Up In The Air: How Coronavirus Lives in the Air and On Surfaces

Members | March 25, 2020 | by Dee Pekruhn

Many people are rightly asking long how this novel coronavirus lives in the air and on surfaces, once it is shed by another person; researchers are racing to find answers. Here, below, is a quick review of three emerging studies, and the official word – so far - from the CDC and WHO

On what surfaces and matter can the virus survive?

To answer this question, we reviewed three studies, by the New England Journal of Medicine (NEJM), the Journal of the American Medical Association (JAMA), and Cold Spring Harbor Laboratory (CSHL.) We must emphasize that data on the virus is still in the early stages, so these details may change. However, so far, the studies together have explored how long the virus can survive for a period of time on the following surfaces or matter: air, plastic, steel, cardboard, copper, shoes, floor surfaces, and fecal matter.

So, how long can it survive in AIR?

The NEJM’s lab experiments attempted to replicate the hospital environment. They found the virus was “viable in aerosols,” meaning that the virus can live in the air in droplets that are smaller than 5 micrometers. The virus remained suspended in the air for 30-34 minutes, and was viable for up to three hours. However, the study also revealed that the virus deteriorates rapidly once suspended, effectively indicating a low risk of exposure to the virus if you are not in close proximity to someone with COVID19 when the virus becomes airborne.

The JAMA study only found airborne elements of the virus on samples collected from air ducts – air samples themselves came back negative for the virus. The researchers suggested this may be because the virus may have become airborne after being disturbed from a surface deposit, and the whisked up to the air duct by the air currents in the room. The JAMA study was field-based in Singapore, and followed three patients’ virus-shedding emissions for five days after they were hospitalized for COVID 19.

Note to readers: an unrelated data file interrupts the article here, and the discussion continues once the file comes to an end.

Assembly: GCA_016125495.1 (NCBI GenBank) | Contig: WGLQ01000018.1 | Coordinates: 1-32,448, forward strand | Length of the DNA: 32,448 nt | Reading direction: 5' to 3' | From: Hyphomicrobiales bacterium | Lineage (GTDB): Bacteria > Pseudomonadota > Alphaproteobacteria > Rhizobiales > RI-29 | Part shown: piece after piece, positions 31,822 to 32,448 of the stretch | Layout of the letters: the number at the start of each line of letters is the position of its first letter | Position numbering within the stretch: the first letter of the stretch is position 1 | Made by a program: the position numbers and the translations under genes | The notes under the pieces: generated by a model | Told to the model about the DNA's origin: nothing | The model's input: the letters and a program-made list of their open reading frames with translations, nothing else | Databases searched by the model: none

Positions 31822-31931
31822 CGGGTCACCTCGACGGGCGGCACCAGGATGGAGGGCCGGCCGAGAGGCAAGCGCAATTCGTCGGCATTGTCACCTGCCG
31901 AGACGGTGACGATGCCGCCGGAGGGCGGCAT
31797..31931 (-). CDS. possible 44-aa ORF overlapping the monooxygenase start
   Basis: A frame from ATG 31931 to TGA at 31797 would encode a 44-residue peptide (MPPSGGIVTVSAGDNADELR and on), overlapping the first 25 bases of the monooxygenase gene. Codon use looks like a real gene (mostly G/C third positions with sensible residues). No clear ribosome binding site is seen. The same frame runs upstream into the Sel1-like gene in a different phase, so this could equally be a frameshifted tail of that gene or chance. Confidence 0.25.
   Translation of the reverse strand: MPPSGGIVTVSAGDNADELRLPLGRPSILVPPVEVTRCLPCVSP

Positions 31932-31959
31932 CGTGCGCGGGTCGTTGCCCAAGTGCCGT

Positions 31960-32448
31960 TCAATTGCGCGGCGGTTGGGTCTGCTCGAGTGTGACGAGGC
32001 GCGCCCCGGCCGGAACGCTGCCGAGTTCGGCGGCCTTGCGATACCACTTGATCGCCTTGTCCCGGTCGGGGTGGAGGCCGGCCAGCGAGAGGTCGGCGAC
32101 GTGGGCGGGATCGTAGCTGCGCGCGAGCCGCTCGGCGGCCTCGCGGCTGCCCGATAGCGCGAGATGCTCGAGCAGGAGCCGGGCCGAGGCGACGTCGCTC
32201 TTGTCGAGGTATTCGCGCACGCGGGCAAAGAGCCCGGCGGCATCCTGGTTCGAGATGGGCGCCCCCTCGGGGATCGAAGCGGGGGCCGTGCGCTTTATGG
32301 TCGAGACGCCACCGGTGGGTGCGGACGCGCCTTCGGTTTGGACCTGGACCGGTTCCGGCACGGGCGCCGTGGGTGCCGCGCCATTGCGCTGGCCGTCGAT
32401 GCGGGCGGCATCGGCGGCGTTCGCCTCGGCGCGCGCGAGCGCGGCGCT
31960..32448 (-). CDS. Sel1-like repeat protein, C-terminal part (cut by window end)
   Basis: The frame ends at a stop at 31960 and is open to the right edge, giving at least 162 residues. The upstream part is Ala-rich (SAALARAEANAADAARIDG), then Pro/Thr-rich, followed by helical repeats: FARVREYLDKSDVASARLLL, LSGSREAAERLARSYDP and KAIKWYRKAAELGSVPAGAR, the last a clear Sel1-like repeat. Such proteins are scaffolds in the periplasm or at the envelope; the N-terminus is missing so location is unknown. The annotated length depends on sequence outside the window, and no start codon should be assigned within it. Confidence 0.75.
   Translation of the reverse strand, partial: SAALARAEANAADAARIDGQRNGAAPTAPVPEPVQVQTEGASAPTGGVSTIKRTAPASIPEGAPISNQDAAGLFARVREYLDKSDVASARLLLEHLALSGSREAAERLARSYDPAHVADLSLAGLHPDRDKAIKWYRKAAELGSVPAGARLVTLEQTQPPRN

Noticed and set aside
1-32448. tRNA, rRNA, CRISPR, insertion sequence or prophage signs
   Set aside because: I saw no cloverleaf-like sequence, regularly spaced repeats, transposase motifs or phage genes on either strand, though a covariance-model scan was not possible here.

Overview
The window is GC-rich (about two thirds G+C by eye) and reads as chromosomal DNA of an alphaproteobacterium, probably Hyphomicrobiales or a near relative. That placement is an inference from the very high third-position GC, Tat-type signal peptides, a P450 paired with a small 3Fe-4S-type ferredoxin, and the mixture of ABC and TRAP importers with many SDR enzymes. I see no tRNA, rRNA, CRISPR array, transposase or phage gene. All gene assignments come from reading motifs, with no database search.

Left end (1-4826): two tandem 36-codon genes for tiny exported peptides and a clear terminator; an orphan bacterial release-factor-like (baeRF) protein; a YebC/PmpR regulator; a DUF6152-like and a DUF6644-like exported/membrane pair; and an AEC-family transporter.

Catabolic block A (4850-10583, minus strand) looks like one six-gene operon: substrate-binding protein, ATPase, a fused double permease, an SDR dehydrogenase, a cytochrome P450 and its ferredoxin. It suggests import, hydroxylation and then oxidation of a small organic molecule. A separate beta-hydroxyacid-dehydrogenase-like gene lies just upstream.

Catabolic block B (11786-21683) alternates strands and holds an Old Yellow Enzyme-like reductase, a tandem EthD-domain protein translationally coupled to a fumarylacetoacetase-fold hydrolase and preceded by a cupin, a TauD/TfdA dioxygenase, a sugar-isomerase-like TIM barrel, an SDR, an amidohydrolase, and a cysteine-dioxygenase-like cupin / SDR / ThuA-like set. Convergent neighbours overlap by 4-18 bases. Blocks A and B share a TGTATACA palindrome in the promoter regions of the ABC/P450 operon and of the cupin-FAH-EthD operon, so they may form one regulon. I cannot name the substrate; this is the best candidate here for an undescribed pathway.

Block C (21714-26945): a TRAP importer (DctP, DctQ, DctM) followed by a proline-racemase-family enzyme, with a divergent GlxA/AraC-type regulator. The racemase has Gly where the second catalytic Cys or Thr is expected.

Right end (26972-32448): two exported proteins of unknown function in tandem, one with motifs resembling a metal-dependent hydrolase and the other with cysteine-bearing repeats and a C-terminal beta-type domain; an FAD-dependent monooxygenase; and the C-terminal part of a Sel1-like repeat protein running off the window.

Conducted in the early days of the Wuhan outbreak, the CSHL review found that, not surprisingly, the permutation of the virus in the air samples increased when the number of infected patients in a given space increased; no further findings were discussed about its viability in air.

On what Other Surfaces, and For How Long, Can It Survive?

In the lab environment, the NEJM study found that:

  • Plastic and Steel: 72 hours.
  • Cardboard: 24 hours
  • Copper: 4 hours.

In the field environment, the JAMA study did find viable virus fragments in fecal matter samples of one patient, suggesting it may be actively transmissible by fecal matter. Additionally, a swab from one healthcare worker’s shoe – shoe covers were not part of PPE – revealed a viable fragment of the virus. With the caveat that this was a very small sample set, the JAMA study concluded that the risk of transmission from fecal matter or a shoe was very low, provided that there was “strict adherence to both environmental and hand hygiene.”

So, how do we prevent the spread of the coronavirus from these surfaces?

Collectively, the studies recommended:

  • Be sure to follow droplet precautions, as required by CMS, when in close proximity to a person with COVID19.
  • Be careful when removing PPE and cleaning floor surfaces. The virus may have settled on PPE or on the floor, and could be “re-suspended” in the air.
  • Practice strict adherence to environmental cleaning. The JAMA study space used 5000 PPM of sodium dichloroisocyanurate to disinfect high touch surfaces. (Sodium dichloroisocyanurate is most often used as a disinfectant in swimming pools or in the food service industry.) NEJM also said that “disinfectant wipes” of various kinds may be used. And be sure to disinfect the toilet.
  • Practice strict adherence to hand hygiene. CDC has given clear standards on this practice.
  • Ensure good room ventilation.
  • Do not over-concentrate people with confirmed cases to small spaces. CSHL suggested that overcrowding of people with COVID19 increases the risk of exposure to airborne coronavirus.

LeadingAge continues to follow the emerging information and news on coronavirus as it becomes available. This article will be updated as future studies reveal additional relevant data. To read the original studies, or the official information from CDC and WHO on the virus and how it spreads, please review the sources below.